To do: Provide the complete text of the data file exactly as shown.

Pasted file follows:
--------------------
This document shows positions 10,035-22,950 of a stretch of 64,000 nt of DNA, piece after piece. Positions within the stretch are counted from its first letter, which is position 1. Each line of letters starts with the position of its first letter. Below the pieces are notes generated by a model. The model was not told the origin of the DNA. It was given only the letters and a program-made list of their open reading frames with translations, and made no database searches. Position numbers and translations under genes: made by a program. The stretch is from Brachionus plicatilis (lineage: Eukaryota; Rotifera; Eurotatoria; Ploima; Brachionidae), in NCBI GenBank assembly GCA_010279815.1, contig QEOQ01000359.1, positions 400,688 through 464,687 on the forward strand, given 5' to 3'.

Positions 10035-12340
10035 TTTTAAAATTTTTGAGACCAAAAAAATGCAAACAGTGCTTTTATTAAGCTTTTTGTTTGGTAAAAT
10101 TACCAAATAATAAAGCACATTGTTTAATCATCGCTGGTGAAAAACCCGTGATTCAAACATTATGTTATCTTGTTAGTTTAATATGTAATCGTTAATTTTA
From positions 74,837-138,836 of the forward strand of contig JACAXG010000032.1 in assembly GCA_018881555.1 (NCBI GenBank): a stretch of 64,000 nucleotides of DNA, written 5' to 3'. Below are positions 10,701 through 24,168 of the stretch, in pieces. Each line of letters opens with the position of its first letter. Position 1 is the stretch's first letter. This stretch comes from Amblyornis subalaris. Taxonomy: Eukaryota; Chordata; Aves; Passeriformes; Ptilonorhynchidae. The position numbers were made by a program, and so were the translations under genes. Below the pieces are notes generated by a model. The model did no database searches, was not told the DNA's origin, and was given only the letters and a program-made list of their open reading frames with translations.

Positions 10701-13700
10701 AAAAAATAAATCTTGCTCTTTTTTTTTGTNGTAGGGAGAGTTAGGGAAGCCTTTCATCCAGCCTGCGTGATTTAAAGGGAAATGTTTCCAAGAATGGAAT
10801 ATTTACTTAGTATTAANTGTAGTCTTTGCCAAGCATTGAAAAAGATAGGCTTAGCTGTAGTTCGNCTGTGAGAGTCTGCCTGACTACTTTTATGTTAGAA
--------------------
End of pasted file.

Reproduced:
This document shows positions 10,035-22,950 of a stretch of 64,000 nt of DNA, piece after piece. Positions within the stretch are counted from its first letter, which is position 1. Each line of letters starts with the position of its first letter. Below the pieces are notes generated by a model. The model was not told the origin of the DNA. It was given only the letters and a program-made list of their open reading frames with translations, and made no database searches. Position numbers and translations under genes: made by a program. The stretch is from Brachionus plicatilis (lineage: Eukaryota; Rotifera; Eurotatoria; Ploima; Brachionidae), in NCBI GenBank assembly GCA_010279815.1, contig QEOQ01000359.1, positions 400,688 through 464,687 on the forward strand, given 5' to 3'.

Positions 10035-12340
10035 TTTTAAAATTTTTGAGACCAAAAAAATGCAAACAGTGCTTTTATTAAGCTTTTTGTTTGGTAAAAT
10101 TACCAAATAATAAAGCACATTGTTTAATCATCGCTGGTGAAAAACCCGTGATTCAAACATTATGTTATCTTGTTAGTTTAATATGTAATCGTTAATTTTA
From positions 74,837-138,836 of the forward strand of contig JACAXG010000032.1 in assembly GCA_018881555.1 (NCBI GenBank): a stretch of 64,000 nucleotides of DNA, written 5' to 3'. Below are positions 10,701 through 24,168 of the stretch, in pieces. Each line of letters opens with the position of its first letter. Position 1 is the stretch's first letter. This stretch comes from Amblyornis subalaris. Taxonomy: Eukaryota; Chordata; Aves; Passeriformes; Ptilonorhynchidae. The position numbers were made by a program, and so were the translations under genes. Below the pieces are notes generated by a model. The model did no database searches, was not told the DNA's origin, and was given only the letters and a program-made list of their open reading frames with translations.

Positions 10701-13700
10701 AAAAAATAAATCTTGCTCTTTTTTTTTGTNGTAGGGAGAGTTAGGGAAGCCTTTCATCCAGCCTGCGTGATTTAAAGGGAAATGTTTCCAAGAATGGAAT
10801 ATTTACTTAGTATTAANTGTAGTCTTTGCCAAGCATTGAAAAAGATAGGCTTAGCTGTAGTTCGNCTGTGAGAGTCTGCCTGACTACTTTTATGTTAGAA